RE: “Redressing The Review”

In its February 12th issue, The Daily Dartmouth printed a passionate response to The Review‘s coverage of Professor Rickford’s speech at January’s MLK Jr. Candlelight Vigil. The author begins with a cursory summary of Rickford’s message before moving on to TDR‘s article from last week. The editorial and a reply are included below.

In its most recent issue, The Dartmouth Review published history professor Russell Rickford’s speech at the 22nd Annual Martin Luther King, Jr. Candlelight Vigil in full. He explains the ways in which King’s legacy — the legacy that mainstream American culture has embraced — serves to blind us from the structural racism that still plagues our society. Our annual honoring of King — rather, his sanitized, commercialized counterpart who never actually existed — is a means of self-congratulation on our nation’s supposed achievement of racial harmony. 

In reality, King was a democratic socialist; he fought for collective bargaining rights for laborers and condemned American imperialism and militarism. Yet, as historian August Meier explained, it was King’s employment of the Christian symbols of love, nonresistance and redemption that was “reassuring to the mentality of white America.” Indeed, white America loves the King who dreamt of desegregation. It loves the version of his vision that could simply be realized through the passing of the Civil Rights Act of 1964 and the Voting Rights Act of 1965. This King shows resistance, but not too much resistance, to the status quo and, more importantly, signifies the perceived end of the era of racism — something that white America needs to believe occurred to ease its own conscience.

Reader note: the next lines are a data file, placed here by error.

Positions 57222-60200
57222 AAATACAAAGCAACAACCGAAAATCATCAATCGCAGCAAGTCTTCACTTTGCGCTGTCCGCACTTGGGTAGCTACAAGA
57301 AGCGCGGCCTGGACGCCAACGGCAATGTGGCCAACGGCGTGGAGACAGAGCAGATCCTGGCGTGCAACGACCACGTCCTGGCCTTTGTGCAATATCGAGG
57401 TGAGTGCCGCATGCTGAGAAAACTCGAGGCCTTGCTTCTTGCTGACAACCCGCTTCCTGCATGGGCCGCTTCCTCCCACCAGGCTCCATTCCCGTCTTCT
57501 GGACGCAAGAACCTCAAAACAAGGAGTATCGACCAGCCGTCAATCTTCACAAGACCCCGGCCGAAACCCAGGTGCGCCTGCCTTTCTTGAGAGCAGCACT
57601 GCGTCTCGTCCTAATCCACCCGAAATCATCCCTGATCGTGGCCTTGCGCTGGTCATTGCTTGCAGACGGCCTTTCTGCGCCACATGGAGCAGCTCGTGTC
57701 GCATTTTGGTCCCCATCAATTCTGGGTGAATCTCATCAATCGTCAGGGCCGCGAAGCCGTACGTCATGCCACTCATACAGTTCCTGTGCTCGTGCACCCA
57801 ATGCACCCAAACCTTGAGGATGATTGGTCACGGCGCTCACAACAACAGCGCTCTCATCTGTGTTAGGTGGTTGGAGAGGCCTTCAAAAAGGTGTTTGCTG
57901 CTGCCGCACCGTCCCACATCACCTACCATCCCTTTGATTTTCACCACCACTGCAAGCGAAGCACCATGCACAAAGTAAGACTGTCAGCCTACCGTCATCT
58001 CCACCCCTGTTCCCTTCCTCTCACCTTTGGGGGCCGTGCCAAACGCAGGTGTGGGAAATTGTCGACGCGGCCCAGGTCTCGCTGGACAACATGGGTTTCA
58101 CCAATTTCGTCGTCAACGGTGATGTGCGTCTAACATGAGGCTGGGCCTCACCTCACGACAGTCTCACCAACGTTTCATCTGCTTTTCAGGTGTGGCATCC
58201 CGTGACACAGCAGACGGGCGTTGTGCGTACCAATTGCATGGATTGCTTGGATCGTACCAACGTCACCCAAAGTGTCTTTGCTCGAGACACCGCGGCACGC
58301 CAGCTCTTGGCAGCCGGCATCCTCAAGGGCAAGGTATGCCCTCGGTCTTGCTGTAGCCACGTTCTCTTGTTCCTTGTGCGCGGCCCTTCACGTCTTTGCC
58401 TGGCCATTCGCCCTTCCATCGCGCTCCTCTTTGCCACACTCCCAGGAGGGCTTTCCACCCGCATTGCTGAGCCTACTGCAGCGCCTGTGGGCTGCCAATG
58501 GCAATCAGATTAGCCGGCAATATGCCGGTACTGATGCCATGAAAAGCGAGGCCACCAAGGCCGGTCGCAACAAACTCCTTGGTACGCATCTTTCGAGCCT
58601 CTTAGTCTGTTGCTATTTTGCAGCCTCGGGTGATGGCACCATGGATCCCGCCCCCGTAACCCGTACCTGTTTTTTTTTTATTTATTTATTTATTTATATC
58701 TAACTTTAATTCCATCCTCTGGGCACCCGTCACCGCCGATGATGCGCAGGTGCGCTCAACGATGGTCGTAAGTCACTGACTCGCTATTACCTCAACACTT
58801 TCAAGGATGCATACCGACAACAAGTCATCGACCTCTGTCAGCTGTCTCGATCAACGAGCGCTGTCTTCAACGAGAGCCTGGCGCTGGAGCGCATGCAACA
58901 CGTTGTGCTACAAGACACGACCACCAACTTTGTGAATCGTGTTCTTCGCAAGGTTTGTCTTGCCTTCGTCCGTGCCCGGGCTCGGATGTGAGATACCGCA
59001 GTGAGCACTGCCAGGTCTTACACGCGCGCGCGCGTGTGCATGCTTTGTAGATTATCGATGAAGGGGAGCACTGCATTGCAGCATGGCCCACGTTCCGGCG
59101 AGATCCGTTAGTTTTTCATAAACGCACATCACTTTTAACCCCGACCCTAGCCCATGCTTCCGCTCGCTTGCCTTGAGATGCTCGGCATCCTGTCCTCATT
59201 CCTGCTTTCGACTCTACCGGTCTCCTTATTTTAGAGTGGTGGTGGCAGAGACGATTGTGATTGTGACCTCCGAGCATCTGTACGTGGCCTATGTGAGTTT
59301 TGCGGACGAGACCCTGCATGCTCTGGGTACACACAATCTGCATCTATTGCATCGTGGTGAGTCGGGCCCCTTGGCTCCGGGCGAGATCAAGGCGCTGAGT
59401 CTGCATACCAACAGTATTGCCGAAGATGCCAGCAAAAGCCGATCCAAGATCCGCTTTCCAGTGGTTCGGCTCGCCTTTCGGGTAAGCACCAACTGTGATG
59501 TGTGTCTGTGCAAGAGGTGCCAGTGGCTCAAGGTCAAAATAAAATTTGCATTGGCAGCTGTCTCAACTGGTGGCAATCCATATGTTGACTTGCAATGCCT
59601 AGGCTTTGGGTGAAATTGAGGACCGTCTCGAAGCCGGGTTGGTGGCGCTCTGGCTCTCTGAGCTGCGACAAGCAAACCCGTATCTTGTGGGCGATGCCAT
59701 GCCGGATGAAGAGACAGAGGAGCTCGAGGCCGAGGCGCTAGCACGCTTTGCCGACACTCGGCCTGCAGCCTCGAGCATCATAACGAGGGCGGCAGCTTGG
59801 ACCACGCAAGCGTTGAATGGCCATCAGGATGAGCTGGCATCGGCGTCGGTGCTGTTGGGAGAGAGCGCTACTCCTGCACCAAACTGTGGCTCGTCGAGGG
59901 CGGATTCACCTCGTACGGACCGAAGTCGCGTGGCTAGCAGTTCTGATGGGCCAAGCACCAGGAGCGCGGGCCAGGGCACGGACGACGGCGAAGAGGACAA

So in other words: America is wrong because it is quicker to celebrate MLK’s universal belief in “love, nonresistance and redemption” than his liberal political beliefs? No one has ever suggested that MLK espoused “nonresistance”. MLK is the face of nonviolent resistance in America. Surely America’s perspective here is self-explanatory.

And let’s be clear — celebrating the accomplishments of the Civil Rights Movement with a federal holiday is not equivalent to declaring the “end of the era of racism”.

It comes as no surprise that a writer at the Review lambasted the speech in an article about “Rickford’s musings.” The piece refused to acknowledge the distortion of the mainstream understanding of King’s legacy but also denied that this legacy could be employed as a sort of propaganda to obscure the failings of our current political and economic system. These failings, though they cannot all be properly examined here, include inequalities in health, housing, income, education and employment, especially in regard to persons of color. Yet the article’s insistence that “minorities are sometimes” — only sometimes — “still discriminated against” shows that the post-racial ideology that holidays like MLK Day are meant to instill in us is alive and well. 

Whoa there. Let’s take a breather. 

First off, The Review’s article didn’t “refuse to acknowledge the distortion of the mainstream understanding of King’s legacy”. It simply pointed out that Rickford, in his speech, was himself appropriating King’s legacy for his own purposes (i.e., leading a political demonstration at a celebration of King’s achievements), and was certainly guilty of his own distortions.

MLK’s legacy has encouraged me to stand up for what I believe in, engage in constructive discourse, and bring about change without resorting to violence. It serves as a reminder of discrimination and horrors, past and present. His legacy does not obscure our society’s failings — it illuminates them.

As Professor Rickford says, “We need an anti-racist movement.” With this we should all agree.

But then he continues: “Anti-racism doesn’t mean you’re not a racist.”

Whatever you say, dude.